During this time, and into the first quarter of the 19th century, many American colonists were making whole cloth quilts by sewing together repeat lengths of the same fabric, thus giving the illusion of one “whole cloth”.Many of the colonists used homespun, others used rare and expensive imported Chintz fabrics.
The close of the 19th century saw the upsurge in popularity of Victorian Crazy Quilts, those wonderfully exuberant creations of silk, velvet, ribbons and all manner of embellishments.
Click on the pictures below to see more views of my 18th & 19th Century Antique Quilts.
Once you have used a vintage Singer Model 221 or 222 Featherweight sewing machine you will know why they are referred to as "The Perfect Portable", and why a whole new generation of sewing machine collectors and seamstresses have fallen in love with them!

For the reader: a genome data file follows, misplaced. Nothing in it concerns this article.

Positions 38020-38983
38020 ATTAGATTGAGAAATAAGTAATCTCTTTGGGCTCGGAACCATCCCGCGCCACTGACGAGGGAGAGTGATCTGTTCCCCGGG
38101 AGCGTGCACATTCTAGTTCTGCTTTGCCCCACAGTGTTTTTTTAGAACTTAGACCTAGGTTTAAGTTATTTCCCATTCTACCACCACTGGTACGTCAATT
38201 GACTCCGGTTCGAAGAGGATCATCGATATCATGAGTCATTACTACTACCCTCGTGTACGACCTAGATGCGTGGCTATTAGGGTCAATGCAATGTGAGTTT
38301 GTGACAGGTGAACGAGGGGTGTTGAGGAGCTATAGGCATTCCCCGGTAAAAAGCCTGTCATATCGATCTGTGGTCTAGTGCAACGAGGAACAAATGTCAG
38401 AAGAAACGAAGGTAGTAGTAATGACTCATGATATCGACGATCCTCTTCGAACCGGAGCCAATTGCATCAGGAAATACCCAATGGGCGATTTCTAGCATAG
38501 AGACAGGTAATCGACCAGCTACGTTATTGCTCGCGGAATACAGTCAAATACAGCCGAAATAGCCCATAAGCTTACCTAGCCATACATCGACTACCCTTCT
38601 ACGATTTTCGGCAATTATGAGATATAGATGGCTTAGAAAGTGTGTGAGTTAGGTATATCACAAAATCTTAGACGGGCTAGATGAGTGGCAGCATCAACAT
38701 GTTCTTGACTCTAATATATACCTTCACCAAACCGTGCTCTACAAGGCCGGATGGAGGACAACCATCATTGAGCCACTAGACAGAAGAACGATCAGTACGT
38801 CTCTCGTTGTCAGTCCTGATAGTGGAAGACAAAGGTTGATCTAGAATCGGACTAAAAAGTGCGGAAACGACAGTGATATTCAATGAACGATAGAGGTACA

The popularity of these sewing machines with quilters and other fabric artisans has helped uncover a wealth of information regarding the production history of this machine and its many variations.
The ability of these lamps to stay lit even in strong winds gave them the nickname “hurricane lamps.” These lamp shades were usually made of clear glass with minimal embellishments such as an etched pattern or border.